Whether at the elementary or post-graduate level, teachers everywhere often struggle with facilitating classroom discussion. You may have one or two students who are completely engaged, but too often you catch yourself wishing everyone would share their thoughts for a better overall learning environment.

Fortunately, there are plenty of ways to encourage meaningful discussion.

Understand the issue

 Classroom discussion can be a touchy issue. Some teachers claim they can’t get their classrooms to stop talking and have to work hard to curb side conversations and redirect attention to the subject matter at hand.

Other instructors can’t get their students to talk at all, which becomes frustrating over time and can adversely affect the overall learning environment.

For teachers who have difficulty facilitating conversation in the classroom, it’s vital to get to the root of the problem. In most cases, the source is fear, lack of interest, or an insufficient base of knowledge.

When fear is the issue, students are afraid they’ll be laughed at for their opinion, or embarrassed for stating something incorrectly. This may have more to do with the shyness of the particular student, but you can rectify this by leading a frank conversation about how to respect others’ opinions.

Lack of interest can be combated by making the content more engaging, incorporating more visuals, and avoiding mindless repetition. This is usually the easiest obstacle to overcome, but it can be frustrating for teachers who don’t want to go to the trouble of changing their approach or curriculum.

Finally, a lack of knowledge can lead to a quiet classroom. In other words, the students simply don’t know enough about the topic to offer any valuable insight. This is either a sign that they aren’t doing homework, but it might also suggest the content is too challenging.

Five tips for fostering classroom discussion

 Depending on the dynamic of your classroom and the underlying issues, any or all of the following strategies can help you foster better classroom discussion:

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  • Employ silence. One of the oldest tricks in the book, but one often overlooked, is to use silence to your advantage. Instead of filling the space with your views and opinions, offer questions and wait for a response. Look confident, use eye contact, and encourage participation. If nobody takes the opportunity to talk, ask a question about the question.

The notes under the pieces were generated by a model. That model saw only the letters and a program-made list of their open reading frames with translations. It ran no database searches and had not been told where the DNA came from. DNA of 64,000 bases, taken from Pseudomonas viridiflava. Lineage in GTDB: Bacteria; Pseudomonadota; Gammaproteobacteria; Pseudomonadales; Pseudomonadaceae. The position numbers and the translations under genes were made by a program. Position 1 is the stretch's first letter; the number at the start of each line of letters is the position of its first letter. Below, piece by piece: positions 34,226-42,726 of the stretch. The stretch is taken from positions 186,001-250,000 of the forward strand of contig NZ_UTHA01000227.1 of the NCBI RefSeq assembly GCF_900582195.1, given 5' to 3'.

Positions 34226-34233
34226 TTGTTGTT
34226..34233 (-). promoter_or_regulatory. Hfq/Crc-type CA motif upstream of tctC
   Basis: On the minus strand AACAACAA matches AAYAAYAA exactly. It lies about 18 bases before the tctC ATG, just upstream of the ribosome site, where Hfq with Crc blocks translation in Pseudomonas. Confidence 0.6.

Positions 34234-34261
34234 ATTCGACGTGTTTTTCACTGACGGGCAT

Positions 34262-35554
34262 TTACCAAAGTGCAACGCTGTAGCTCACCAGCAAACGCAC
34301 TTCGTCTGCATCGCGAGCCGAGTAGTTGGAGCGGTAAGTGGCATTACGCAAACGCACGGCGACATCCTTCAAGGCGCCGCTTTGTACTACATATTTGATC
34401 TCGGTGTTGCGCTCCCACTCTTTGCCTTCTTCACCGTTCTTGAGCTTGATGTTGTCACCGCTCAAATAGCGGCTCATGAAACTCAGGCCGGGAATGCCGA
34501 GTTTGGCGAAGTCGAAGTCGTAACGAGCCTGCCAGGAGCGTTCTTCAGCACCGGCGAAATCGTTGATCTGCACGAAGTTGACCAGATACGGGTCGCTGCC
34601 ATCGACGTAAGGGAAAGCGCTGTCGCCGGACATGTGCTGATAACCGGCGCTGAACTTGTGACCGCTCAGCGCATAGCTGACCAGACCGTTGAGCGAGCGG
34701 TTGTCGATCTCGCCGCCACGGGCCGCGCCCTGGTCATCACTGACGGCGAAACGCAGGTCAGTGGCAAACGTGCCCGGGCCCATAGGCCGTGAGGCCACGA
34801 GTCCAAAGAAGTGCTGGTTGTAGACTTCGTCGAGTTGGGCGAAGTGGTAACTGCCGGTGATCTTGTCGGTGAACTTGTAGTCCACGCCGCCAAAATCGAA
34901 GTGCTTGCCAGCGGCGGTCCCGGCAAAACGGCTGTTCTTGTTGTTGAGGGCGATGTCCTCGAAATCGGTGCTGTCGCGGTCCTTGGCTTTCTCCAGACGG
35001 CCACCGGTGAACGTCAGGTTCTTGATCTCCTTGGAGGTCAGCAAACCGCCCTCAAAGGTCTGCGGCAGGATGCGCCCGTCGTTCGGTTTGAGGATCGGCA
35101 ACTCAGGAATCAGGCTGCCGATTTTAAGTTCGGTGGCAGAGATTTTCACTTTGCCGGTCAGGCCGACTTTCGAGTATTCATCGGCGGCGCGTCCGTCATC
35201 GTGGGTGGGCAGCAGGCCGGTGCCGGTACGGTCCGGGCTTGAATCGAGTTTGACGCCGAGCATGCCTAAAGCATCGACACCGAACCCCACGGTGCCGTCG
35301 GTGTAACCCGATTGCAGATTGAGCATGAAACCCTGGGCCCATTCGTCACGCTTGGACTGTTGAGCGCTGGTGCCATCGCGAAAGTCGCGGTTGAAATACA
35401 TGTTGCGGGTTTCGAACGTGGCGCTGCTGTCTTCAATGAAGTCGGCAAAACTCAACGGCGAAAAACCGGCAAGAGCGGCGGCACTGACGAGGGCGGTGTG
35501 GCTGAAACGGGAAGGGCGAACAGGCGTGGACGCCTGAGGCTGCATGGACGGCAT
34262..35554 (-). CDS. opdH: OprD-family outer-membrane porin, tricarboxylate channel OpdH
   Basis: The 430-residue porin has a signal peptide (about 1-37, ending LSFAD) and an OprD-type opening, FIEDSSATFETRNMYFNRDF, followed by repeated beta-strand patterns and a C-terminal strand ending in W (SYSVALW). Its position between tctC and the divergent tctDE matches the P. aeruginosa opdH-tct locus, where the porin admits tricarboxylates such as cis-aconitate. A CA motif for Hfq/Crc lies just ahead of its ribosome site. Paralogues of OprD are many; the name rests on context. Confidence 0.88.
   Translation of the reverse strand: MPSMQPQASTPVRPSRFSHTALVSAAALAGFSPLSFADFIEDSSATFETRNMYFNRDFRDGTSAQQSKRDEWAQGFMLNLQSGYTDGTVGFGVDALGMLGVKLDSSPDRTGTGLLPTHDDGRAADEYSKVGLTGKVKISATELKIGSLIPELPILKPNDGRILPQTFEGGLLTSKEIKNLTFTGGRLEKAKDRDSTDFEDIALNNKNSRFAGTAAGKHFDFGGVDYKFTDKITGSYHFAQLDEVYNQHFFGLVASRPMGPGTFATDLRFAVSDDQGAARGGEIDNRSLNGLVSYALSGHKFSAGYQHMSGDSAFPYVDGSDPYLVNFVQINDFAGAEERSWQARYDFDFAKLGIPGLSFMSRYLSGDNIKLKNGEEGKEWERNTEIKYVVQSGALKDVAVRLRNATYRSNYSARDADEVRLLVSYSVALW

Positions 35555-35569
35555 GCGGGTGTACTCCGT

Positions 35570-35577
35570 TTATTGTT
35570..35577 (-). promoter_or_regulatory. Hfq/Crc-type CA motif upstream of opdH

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  • Respect sensitivity. Depending on which subjects or courses you teach, it’s possible that you may encounter sensitive subject matter from time to time. In these instances, it’s critical that you respect all viewpoints and commit to learning, as opposed to descending into argument.
  • Never criticize individuals. As a teacher, you should always follow the mantra “criticize ideas, never individuals.” No matter how ridiculous an opinion sounds, you can’t take it personally. When you’re a teacher, any bit of criticism can evoke fear in students and kill your ability to facilitate conversation and classroom discussion in the future.

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  • Encourage group discussions. If students won’t discuss ideas in a large classroom setting, you may find it more productive to break students up into smaller groups and encourage them to conduct a discussion among themselves. This allows them to speak without the direct oversight of an instructor, and almost always enhances classroom discussion when students return from their groups.
  • Break the ice. Instead of jumping into the curriculum as soon as class starts, consider beginning each class with three to five minutes of casual conversation. Ask about other classes, current events, or other lighthearted topics. This can prime the class for more formal discussion and increases everyone’s overall level of comfort.

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